In this regard, the failure of Bernstein’s attempt in 1968 to collaborate with Jerome Robbins on a musical based on The Exception and the Rule, the striking one-act play by Bertolt Brecht (1898-1956), was significant. Brecht, the left-wing German playwright, had gained fame in the US the previous decade with the immensely successful revival in 1954 of the Kurt Weill-Brecht collaboration, The Threepenny Opera. (Intriguingly, in 1952, Bernstein had conducted a concert performance of the latter work at Brandeis University in Waltham, Massachusetts.). There was clearly something holding Bernstein back.
From his earliest days as a composer, Bernstein was a fierce advocate of tearing down divisions between so-called “high” and “low” music. He often explained that great composers of the past, including Haydn, Brahms and Mahler, had always based themselves on folk elements. He also insisted on the enormous value of American jazz as an art form.
If there was one issue on which he resisted his mentor Koussevitzky, it was his opposition to a snobbish dismissal of musical theater. Bernstein went from Broadway musicals to the conductor’s podium repeatedly in the 1950s. A major factor when he was hired by the New York Philharmonic was his ability to appeal to very broad audiences.
And yet Bernstein had the misfortune, if one may use that word, of living during those decades when the gulf between “serious” and popular music was continuously widening. First, this took the form of the rigid dogmas of atonality and serialism propagated in the post-World War II period and entrenched in the universities. Alongside this, elite traditionalists who populated the boards of major symphony orchestras put forward a conservative view that also tended to segregate classical music and its audience from the broader population. At the same time, these decades saw the decline and decay of popular music into increasingly formulaic commercial products.
In his search for a way forward, Bernstein experimented in some of his last work with both atonality and with a banal form of “multicultural” postmodernism. In his MASS in particular, there is an approach somewhat analogous to that of conceptual art. The mood—that of skepticism and the call for a kind of spiritual rebirth—takes precedence over the musical content. The result is preachy and insincere.
Bernstein matured during a period when masses of working people envisioned a world of equality and opportunity, a world beyond the present of capitalist oppression and war. He described himself as a socialist, and he was shaped by the struggles that dominated the first half of the century. This was a time when an element of social reform was still available to American capitalism. Through the medium of left-wing cultural figures, the New Deal—reflecting American capitalism’s fear of a revolutionary explosion and the appeal of socialism—brought music and theater to millions of workers. Internationally, despite the awful degeneration of the Russian Revolution, the Soviet working class made enormous progress in cultural terms as well as in literacy. It was this that made possible the abovementioned “noble” symphonic work of Shostakovich, referred to by Bernstein.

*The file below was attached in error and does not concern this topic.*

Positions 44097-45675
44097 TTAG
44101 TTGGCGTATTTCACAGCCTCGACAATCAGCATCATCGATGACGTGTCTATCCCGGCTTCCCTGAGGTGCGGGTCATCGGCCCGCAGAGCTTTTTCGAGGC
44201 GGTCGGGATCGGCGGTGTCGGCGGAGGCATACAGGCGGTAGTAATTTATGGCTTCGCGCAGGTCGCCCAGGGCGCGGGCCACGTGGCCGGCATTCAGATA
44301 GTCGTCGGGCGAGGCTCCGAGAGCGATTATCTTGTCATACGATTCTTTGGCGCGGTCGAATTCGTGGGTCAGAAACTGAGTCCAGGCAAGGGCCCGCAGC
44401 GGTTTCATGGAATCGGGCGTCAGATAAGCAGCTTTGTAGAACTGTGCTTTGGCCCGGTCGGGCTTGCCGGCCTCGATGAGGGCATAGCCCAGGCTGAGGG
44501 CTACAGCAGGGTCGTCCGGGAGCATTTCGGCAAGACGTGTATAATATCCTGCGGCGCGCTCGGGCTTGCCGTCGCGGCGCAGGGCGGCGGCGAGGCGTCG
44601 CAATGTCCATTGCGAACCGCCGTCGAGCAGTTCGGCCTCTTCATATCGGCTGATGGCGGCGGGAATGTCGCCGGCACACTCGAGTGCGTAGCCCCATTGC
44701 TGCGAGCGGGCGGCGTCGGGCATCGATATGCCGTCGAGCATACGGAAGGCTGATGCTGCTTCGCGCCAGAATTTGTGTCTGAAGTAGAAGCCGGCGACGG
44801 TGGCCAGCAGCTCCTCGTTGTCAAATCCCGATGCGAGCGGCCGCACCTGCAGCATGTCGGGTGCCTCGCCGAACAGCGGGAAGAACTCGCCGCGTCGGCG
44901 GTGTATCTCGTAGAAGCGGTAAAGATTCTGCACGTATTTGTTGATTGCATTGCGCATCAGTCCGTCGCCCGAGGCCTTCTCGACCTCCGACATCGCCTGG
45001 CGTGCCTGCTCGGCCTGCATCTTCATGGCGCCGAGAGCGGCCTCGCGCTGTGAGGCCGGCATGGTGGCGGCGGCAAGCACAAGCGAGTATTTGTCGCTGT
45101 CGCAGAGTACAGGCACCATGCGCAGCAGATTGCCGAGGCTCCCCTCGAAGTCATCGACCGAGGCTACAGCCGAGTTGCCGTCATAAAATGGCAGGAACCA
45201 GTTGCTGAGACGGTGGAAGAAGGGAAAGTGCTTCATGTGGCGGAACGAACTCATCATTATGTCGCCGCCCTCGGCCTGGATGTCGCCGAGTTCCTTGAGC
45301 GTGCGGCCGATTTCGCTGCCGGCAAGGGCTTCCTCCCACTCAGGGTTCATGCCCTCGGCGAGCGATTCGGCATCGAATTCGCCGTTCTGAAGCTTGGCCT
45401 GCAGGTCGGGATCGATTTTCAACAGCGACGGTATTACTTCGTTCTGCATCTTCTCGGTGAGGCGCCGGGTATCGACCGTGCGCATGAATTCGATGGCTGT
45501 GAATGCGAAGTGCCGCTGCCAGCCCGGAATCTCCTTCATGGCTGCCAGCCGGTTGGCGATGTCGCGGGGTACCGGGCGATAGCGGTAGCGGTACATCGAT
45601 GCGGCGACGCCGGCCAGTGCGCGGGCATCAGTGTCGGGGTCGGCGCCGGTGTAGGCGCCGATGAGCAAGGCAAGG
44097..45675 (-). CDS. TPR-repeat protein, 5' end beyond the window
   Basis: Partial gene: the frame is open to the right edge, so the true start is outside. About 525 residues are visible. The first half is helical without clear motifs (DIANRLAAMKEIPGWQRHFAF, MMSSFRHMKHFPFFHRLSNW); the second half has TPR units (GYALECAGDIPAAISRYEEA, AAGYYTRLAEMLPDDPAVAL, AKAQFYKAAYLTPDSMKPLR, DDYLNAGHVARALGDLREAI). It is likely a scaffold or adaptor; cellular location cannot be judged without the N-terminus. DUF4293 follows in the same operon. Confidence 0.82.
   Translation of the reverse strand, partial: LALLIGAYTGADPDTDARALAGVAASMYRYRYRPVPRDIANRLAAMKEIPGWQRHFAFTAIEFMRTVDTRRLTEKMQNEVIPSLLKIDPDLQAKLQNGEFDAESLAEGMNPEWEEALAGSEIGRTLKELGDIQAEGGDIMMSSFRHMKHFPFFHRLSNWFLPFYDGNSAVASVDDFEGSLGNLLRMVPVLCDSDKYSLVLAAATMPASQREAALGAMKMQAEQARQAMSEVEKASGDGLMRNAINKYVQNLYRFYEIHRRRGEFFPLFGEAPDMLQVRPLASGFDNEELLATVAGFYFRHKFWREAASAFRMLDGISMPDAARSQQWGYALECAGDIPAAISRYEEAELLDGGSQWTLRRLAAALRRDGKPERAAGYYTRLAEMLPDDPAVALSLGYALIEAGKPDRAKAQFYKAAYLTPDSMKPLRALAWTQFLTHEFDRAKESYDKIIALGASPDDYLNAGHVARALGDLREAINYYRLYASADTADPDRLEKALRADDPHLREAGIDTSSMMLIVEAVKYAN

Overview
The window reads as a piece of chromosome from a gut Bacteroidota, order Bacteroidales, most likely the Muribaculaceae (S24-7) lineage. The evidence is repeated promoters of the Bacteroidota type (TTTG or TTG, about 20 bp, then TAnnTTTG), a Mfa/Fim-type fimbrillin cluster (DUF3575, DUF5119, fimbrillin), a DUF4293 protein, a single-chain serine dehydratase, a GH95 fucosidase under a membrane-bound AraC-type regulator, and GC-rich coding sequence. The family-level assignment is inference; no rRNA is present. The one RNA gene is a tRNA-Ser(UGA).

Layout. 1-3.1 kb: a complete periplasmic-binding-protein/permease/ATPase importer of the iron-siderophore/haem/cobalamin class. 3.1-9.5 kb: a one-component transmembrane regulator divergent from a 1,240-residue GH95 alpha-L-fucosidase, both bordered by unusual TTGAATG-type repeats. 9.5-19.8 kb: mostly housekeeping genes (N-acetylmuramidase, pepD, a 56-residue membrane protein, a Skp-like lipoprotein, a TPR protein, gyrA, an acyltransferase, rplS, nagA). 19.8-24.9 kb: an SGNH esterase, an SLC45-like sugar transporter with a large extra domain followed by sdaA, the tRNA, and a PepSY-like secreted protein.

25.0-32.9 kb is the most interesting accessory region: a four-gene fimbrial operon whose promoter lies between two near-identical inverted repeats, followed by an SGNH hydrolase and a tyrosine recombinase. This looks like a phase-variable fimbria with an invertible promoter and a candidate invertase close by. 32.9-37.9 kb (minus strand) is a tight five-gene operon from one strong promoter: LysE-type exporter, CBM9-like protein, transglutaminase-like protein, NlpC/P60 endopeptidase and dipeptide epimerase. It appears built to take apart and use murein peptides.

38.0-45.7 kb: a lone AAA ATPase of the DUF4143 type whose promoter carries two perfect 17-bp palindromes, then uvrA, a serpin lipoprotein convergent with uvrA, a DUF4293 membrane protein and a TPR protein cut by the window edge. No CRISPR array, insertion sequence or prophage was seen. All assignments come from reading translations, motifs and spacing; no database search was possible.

But Bernstein and his generation were deeply affected by the betrayals of their hopes for social equality. The isolation of the Soviet Union and the betrayal of the revolution at the hands of the counterrevolutionary Stalinist bureaucracy had an incalculable impact, sabotaging struggles all over the world and discrediting the ideals of socialism for subsequent generations.
Significant in this context is the gravitation of Stalinism and Stalinist-influenced trends in the direction of so-called proletarian culture or “socialist realism.” Stalinism encouraged a fraudulent populism and anti-intellectualism. “High art” became something impermissible or looked upon with suspicion from the late 1930s onward. This marked a change from the 1920s, when classical composers like Ravel, Milhaud and Gershwin had eagerly borrowed from jazz.
Culture came under the symmetrical blows of Stalinism and the anti-communist witch-hunt. Each of these phenomena had consequences for Bernstein’s career. In his earlier years, there had been plenty of difficulties, especially the witch-hunt, and also, despite a close circle of friends, the stigma of homosexuality, at a time when this normal sexual expression was labeled an illness by the psychiatric profession.
McCarthyism was pushed back, but anti-communism remained entrenched. Liberalism seemed to revive for what turned out to be its Last Hurrah, in the years of John F. Kennedy and then the Great Society of Lyndon Johnson. At first this fed an optimism, as a rejuvenated Bernstein engaged with his various collaborators.
But it was Cold War anti-communist liberalism that held sway during all of these years. Bernstein and others made a kind of bargain with the devil of anti-communism as the witch-hunt receded. Ignoring the lessons of Stalinism, the composer held fast to a belief in liberal reform.